I flatly consider this be dereliction of duty at the very least...and active sabotage at worst.
If we want public broadcasting, we will have to vote for it...and National has proven over and over that can't be on that menu of electoral options.
Of course the same applies to public tranport vs private transport and public health versus private health...and public education vs private education.
The trend is absolutely clear: This government is running down or undermining our assets in favour of their private business cronies....and giving these same people greater access to taxpayer cash as current policy settings mean any other source of economic activity / growth is being steadily moved offshore. I don't think it is an accident that local business people are seeking a greater role in providing state services. The destruction of manufacturing and the dominant role of multi-nationals in almost every sector leaves precious little breathing room for local business.
the only major media left in NZ ownership: TVNZ and Radio NZ
and Maori TV
The trend is absolutely clear: This government is running down or undermining our assets in favour of their private business cronies
And it was clear before the last election. You'd think someone could have rallied voters to support an alternative approach..
I agree with all of you, but how do we fix it? I can't see the Nats & ACT doing anything worthwhile in broadcasting because it would violate their religious devotion to the invisible hand of the market. Have Labour or the Greens got any viable solutions?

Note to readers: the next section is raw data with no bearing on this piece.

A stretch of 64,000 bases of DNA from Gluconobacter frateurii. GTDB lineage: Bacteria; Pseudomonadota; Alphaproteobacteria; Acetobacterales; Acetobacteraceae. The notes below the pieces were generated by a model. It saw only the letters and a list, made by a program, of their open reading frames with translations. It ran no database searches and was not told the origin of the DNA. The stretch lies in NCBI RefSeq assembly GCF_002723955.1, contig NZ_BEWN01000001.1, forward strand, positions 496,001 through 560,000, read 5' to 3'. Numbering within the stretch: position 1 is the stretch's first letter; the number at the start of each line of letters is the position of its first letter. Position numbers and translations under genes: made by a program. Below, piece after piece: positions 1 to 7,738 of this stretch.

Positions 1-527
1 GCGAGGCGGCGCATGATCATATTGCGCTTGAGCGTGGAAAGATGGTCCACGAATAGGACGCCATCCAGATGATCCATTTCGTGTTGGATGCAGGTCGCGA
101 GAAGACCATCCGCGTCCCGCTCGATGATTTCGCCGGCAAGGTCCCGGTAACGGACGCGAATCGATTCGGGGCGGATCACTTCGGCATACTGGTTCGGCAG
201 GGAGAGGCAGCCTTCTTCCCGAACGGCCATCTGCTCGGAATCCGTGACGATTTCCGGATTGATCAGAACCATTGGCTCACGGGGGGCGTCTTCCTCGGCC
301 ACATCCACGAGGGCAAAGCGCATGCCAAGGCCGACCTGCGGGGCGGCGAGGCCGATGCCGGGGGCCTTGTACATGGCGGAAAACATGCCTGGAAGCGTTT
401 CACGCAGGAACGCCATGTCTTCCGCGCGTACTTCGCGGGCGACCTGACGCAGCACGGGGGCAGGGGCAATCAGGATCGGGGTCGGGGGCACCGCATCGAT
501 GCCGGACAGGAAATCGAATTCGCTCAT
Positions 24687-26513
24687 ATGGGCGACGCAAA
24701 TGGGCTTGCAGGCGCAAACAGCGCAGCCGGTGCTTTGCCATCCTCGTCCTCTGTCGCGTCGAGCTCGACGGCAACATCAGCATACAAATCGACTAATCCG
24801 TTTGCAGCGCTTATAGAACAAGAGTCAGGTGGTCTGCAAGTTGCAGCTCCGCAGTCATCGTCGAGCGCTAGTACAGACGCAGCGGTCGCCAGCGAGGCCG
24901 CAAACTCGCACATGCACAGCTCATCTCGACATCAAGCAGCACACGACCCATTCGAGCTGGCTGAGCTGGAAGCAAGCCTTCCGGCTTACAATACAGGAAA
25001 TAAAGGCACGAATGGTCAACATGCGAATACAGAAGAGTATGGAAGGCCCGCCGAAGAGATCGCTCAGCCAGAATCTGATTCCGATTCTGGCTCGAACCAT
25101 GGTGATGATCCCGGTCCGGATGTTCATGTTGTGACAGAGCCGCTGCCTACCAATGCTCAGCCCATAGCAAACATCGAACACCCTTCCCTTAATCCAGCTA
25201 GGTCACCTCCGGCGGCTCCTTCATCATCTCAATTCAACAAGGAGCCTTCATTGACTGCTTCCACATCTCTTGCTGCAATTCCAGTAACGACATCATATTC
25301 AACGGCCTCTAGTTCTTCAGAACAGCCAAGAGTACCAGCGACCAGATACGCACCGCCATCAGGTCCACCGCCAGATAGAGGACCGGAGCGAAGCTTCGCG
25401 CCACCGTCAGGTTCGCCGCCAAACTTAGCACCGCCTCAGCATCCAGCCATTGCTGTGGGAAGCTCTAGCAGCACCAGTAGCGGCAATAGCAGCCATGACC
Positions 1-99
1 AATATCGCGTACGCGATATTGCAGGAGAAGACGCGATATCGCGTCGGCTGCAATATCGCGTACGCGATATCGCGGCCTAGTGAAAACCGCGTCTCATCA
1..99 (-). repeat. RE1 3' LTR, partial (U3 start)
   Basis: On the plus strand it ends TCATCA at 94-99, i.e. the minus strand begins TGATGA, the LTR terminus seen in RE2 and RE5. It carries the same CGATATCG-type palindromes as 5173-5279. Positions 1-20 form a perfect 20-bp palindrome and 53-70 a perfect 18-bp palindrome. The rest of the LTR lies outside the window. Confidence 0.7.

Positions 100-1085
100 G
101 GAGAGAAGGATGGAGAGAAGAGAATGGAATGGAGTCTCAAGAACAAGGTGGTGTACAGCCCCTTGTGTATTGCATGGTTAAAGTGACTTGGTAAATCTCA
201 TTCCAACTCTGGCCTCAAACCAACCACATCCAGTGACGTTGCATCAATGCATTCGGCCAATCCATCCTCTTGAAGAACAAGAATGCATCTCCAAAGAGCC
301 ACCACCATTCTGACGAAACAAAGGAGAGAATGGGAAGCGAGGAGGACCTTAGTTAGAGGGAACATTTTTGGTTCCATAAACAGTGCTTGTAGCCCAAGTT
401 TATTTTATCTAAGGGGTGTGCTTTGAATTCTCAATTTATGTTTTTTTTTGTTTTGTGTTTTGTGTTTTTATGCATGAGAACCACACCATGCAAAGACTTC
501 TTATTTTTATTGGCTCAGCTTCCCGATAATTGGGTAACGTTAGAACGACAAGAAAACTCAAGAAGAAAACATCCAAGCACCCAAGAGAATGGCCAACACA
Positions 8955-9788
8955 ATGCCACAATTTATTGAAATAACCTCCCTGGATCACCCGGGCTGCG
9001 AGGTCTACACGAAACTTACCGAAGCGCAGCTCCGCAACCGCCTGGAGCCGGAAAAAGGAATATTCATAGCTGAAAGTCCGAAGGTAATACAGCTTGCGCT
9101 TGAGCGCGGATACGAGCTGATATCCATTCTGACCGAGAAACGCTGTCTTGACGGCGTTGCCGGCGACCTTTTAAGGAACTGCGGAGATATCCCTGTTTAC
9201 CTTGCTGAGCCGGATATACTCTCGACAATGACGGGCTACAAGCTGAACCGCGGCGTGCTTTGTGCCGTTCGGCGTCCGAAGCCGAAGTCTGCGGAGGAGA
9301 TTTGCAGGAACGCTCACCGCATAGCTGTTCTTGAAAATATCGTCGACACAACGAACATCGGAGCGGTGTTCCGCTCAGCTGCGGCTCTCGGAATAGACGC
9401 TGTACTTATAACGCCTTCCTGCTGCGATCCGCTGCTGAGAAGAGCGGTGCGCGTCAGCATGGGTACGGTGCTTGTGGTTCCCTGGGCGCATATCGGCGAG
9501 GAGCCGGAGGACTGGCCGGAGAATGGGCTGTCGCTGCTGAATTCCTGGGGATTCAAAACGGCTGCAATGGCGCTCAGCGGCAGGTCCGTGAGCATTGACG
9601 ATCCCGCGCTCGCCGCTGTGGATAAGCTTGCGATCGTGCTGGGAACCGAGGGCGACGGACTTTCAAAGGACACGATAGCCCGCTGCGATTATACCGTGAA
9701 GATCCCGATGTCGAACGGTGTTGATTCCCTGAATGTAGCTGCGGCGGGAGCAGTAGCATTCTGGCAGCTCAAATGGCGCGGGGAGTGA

Yes, let us not forget Maori Television. Murdoch will be missed, but only as someone to kick around..
See you at Media 3 tomorrow ....
In response to Craig, it’s unfair to slap down Labour.
Myles: If that's unfair, then it's just as unfair to criticize National for gleefully pressing the kill-switch that was handed to them? N'est–ce pas? I'd also note the establishment of Maori didn't exactly have the "powerful Sky/TVNZ lobby" peeing its pants with glee, but it still happened without MTS being (arguably) hobbled from the start. And it doesn't please me to say that, make no mistake.
You have to pay for drinks now?
You have to pay for drinks now?
These are dark days.
In response to Craig, it’s unfair to slap down Labour. Maharey has said the plan was to explore alternate funding sources for TVNZ 6 & 7 in the Inquiry Russell alludes to, specifically a levy on commercial broadcasters such as Sky. This wouldn’t have been popular with the powerful Sky/TVNZ lobby so better for Maharey to make the idea come from the inquiry rather than his office.
And Maharey probably couldn't have been expected to know that National would simply kill off the inquiry while it was still in progress. That was breathtaking.
But with more conviction, Labour could have laid in a commitment to fund the channels pending future revenue streams. And they could have done in it a simpler way than the opaque money-go-round that it turned out to be.
But National's decision to kill off the channels smacked of spite than any consideration of the arguments. The bogus viewing figures that came out of Coleman's office were mostly a result of official ineptitude and were relayed by equally inept media, but I don't think it was like they wanted to know.